Regardless of whether Pakistan’s identity traces its origin in the widely accepted Two-Nation theory or the lesser known secular consociationalism (propagated by the likes of Ayesha Jalal), the undisputable fact was that a separate country was created for the Muslims. Coming to terms with the fact that the founding fathers of Pakistan went through all that hassle to create a separate secular state might challenge the little grey cells of many individuals, considering that anyone with any inkling of political nous at that time would’ve figured out that India was always going to end up being a secular country. Even so, the commonsensical answer to the question of governance in a country created for Muslims would be according to the religion which earmarks them as a separate nation. And so, when the Pakistani nationalism was based on the religious identity of its inhabitants, it’s no rocket science to figure out that implementation of Islam and the Shariah was the natural way to go. Zia filtered the contradictions and put two and two together over 30 years after the creation of Pakistan.

Let’s suppose that Jinnah did actually strive to create a secular state, and the ensuing massacre on both sides of the Indo-Pak divide was owing to the economic insecurities of the Muslims, it’s still Jinnah’s ostensible word against Allah’s unalterable word as Pakistan continues soul searching for its raison d’etre. Allah quite obviously asks for an Islamic state even if Jinnah might have wanted a secular one. And ladies and gentlemen, the man that that gave precedence to Allah’s unambiguous orders over Jinnah’s apparent desires is being dubbed the bad guy here.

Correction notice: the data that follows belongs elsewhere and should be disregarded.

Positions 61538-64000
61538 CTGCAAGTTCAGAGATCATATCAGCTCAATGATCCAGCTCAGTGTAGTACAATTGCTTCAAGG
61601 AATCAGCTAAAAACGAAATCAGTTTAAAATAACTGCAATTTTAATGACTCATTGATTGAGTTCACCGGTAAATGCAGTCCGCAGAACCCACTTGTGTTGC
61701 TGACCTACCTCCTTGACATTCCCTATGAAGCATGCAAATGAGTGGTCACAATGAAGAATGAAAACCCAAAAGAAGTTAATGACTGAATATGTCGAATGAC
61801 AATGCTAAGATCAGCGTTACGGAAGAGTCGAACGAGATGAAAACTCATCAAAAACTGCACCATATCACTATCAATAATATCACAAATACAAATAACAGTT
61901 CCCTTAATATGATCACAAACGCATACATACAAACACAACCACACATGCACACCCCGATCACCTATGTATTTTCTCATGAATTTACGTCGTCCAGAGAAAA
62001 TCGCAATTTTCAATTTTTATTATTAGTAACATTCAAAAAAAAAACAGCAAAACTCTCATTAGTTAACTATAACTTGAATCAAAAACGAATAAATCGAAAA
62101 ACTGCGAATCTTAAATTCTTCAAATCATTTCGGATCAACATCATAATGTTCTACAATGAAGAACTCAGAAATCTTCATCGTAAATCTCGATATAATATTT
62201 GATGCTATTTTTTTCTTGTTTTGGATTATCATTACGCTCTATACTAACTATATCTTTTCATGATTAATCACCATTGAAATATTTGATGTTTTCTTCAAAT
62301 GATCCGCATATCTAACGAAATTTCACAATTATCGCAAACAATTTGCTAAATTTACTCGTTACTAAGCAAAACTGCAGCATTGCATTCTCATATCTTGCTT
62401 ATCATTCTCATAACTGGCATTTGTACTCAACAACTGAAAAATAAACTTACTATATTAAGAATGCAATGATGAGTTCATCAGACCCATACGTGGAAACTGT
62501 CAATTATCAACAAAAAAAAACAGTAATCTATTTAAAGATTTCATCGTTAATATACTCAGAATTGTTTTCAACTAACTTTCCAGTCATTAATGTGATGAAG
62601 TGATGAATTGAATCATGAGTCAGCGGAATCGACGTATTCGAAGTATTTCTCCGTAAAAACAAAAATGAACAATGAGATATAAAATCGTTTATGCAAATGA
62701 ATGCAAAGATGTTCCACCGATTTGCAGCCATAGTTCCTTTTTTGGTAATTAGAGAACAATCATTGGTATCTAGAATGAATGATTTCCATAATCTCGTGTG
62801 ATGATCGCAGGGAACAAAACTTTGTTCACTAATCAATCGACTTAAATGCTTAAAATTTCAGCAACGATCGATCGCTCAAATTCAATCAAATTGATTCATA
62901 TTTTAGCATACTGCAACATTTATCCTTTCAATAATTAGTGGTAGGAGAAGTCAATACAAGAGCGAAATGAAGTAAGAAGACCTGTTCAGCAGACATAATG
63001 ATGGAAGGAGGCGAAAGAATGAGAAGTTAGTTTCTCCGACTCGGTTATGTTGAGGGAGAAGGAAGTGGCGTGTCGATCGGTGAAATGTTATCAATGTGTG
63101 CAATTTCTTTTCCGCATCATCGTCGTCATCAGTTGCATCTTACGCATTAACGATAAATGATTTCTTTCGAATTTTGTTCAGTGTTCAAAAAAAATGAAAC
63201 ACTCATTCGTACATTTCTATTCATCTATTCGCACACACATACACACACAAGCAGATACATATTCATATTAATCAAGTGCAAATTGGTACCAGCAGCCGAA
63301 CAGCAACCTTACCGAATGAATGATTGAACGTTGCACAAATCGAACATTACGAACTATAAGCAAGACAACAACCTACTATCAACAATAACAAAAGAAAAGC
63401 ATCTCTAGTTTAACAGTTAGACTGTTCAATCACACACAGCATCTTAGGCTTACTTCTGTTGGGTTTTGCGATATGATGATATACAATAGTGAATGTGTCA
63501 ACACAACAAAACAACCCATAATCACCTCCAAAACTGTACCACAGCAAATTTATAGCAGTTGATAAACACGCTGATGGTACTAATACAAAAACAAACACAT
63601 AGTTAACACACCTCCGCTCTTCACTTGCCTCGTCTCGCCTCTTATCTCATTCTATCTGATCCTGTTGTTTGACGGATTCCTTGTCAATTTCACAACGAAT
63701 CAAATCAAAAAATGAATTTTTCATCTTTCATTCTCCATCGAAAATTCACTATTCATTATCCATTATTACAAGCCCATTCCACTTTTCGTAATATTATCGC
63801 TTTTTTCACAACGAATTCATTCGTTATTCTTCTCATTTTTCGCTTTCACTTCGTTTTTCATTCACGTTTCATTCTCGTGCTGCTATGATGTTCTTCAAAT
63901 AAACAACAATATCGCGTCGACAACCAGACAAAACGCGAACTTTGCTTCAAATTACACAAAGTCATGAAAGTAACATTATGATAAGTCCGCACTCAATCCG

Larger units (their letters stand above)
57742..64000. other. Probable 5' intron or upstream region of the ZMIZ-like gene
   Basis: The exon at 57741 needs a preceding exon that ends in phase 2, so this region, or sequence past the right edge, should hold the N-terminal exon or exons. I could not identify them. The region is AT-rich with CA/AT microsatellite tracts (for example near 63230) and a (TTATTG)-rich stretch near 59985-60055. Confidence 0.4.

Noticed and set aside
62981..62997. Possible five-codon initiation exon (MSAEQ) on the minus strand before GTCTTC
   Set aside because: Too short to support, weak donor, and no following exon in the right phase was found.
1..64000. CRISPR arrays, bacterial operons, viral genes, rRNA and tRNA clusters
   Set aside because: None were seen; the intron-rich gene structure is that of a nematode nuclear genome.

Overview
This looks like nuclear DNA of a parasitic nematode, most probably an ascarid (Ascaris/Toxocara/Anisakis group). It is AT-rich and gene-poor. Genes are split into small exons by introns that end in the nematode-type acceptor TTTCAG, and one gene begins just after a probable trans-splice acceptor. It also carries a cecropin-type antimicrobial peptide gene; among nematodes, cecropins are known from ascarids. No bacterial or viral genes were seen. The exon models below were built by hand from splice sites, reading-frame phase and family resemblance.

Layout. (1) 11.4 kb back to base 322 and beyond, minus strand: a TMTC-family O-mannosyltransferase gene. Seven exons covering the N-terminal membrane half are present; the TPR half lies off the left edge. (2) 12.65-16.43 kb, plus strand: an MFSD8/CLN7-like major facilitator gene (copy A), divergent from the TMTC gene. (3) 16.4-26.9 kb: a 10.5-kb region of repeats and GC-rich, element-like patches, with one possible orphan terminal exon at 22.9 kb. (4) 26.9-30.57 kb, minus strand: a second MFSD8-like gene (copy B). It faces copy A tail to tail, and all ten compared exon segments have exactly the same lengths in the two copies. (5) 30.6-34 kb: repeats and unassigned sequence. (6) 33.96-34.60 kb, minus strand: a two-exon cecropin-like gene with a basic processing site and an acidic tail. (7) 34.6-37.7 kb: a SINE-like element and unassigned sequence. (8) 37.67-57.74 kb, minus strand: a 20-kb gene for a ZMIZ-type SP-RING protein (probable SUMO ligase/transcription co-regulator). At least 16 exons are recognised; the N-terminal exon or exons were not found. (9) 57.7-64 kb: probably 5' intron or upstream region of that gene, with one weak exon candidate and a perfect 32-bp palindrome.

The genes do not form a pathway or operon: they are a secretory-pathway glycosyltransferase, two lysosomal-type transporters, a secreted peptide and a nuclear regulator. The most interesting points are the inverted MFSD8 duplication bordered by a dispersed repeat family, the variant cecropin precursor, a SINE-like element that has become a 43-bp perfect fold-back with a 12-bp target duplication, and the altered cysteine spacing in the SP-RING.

Unless you plan on challenging his ideology, there is no way in hell that you can condemn Zia. If you consider yourself a Muslim you shouldn’t frown upon Islamisation or criticise the implementation of political ordinances of Islam. And when you peddle the “Zia still lives on…” cliché, please take a moment to realise that by that logic Zia lived in the 7th century as well. His Islamisation process is strictly according to the legacy of the founding fathers of the ideology and the divine orders of Allah. Condemning Zia means condemning the ideological origins, Islamic law and history and pretty much every Muslim leader considered a million miles above any iota of criticism. Unless you’re willing to take a potshot at all of that, any criticism of Zia is merely pointless rhetoric.

The writer is a financial journalist and a cultural critic. Email:, Twitter: @khuldune